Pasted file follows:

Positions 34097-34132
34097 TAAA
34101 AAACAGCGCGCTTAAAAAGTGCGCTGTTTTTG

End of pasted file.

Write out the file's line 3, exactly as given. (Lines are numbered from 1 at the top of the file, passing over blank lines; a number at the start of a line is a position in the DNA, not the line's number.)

34101 AAACAGCGCGCTTAAAAAGTGCGCTGTTTTTG